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Trash Study Findings In

Over 75% of waste reached recycling facilities

In August 2009, a team of researchers from the Senseable City Lab in the MIT Department of Urban Studies and Planning embarked on project to track the journey of 3,000 items of waste as they moved through Seattle’s disposal system. The goal of the project, called Trash Track, was to monitor the patterns and costs of urban disposal and to help create awareness of the impact of trash on the environment.

The findings:

Over 75% of the waste tracked in the study reached recycling facilities, a value that is significantly above the US average. And overall 95% of it reached an EPA-compliant end destination in the vicinity of the Seattle metropolitan area, which speaks to the effectiveness of the municipal waste removal system in Seattle.

To track the trash, the MIT team, together with a group of local volunteers, attached over 3,000 custom-developed smart tags to waste objects discarded by households and schools across the Seattle metropolitan area. The tags’ trajectories were then monitored in real-time on a central server at MIT.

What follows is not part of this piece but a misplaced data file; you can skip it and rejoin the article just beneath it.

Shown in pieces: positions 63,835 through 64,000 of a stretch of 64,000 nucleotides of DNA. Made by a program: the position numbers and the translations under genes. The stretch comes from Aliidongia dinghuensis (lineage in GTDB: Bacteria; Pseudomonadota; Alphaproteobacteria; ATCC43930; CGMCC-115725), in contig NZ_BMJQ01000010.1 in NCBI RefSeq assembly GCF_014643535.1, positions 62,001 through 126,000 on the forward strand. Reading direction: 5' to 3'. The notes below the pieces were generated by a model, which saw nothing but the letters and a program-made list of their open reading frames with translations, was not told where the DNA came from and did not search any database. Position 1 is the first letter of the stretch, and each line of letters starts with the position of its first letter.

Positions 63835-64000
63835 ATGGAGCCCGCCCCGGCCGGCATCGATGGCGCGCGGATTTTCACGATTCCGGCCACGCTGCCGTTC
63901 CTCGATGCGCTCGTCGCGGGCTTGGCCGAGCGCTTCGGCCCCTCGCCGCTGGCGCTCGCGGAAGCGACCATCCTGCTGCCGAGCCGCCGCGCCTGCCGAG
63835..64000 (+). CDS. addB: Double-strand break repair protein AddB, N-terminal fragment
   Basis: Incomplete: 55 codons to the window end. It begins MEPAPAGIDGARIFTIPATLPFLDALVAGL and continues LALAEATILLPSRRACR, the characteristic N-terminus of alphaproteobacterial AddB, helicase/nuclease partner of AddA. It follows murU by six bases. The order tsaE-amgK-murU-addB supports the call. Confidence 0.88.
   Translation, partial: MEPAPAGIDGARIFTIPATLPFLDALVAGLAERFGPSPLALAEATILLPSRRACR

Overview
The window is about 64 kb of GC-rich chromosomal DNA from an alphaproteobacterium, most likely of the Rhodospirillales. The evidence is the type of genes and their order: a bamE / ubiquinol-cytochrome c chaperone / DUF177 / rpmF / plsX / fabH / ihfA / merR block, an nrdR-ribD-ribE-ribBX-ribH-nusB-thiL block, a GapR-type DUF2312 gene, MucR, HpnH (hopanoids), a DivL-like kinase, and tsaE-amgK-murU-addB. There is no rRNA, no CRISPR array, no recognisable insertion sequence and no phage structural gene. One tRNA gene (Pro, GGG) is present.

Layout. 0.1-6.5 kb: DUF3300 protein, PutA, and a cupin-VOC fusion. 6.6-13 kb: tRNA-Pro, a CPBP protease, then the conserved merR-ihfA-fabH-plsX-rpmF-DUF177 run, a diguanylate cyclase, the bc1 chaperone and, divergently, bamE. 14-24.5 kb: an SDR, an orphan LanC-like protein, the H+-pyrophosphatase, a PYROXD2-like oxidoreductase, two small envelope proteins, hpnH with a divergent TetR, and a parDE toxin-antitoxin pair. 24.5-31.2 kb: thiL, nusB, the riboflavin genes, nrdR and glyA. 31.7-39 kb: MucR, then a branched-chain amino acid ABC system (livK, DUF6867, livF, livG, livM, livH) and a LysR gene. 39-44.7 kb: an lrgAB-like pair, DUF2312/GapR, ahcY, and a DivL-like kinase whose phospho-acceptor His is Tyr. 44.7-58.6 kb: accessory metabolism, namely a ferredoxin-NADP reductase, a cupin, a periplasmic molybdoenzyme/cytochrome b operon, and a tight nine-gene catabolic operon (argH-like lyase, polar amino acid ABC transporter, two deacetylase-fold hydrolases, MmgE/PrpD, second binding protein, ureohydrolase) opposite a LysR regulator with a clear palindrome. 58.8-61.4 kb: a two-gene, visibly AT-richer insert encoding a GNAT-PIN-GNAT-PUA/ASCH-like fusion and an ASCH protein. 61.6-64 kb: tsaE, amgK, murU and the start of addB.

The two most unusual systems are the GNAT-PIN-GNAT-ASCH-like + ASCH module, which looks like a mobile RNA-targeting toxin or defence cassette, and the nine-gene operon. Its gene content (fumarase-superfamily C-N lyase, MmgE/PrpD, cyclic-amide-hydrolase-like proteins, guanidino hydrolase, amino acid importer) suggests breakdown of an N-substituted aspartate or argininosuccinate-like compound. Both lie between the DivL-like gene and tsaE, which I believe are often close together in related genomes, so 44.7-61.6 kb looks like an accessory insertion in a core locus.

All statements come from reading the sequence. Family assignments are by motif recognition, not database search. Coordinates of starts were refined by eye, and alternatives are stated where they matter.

Results also showed how surprisingly far some of the Seattle waste traveled, effectively spreading across the entire country. Electronic and household hazardous waste, for example, which was sent to specialized recycling and reuse facilities in other states, traveled on average more than 1,500 km.

A printer cartridge reported the longest trace with a length of 6,152 km, suggesting that, in some cases, the carbon emissions produced in getting waste to a recycling facility negates the expected benefit of recycling.

Beyond providing a unique insight into the workings of the trash removal system, Trash Track aims to get people thinking about what they throw away.

The Trash Track project is supported by Waste Management, Qualcomm, Sprint, the Architecture League of New York, the City of Seattle and the Seattle Public Library.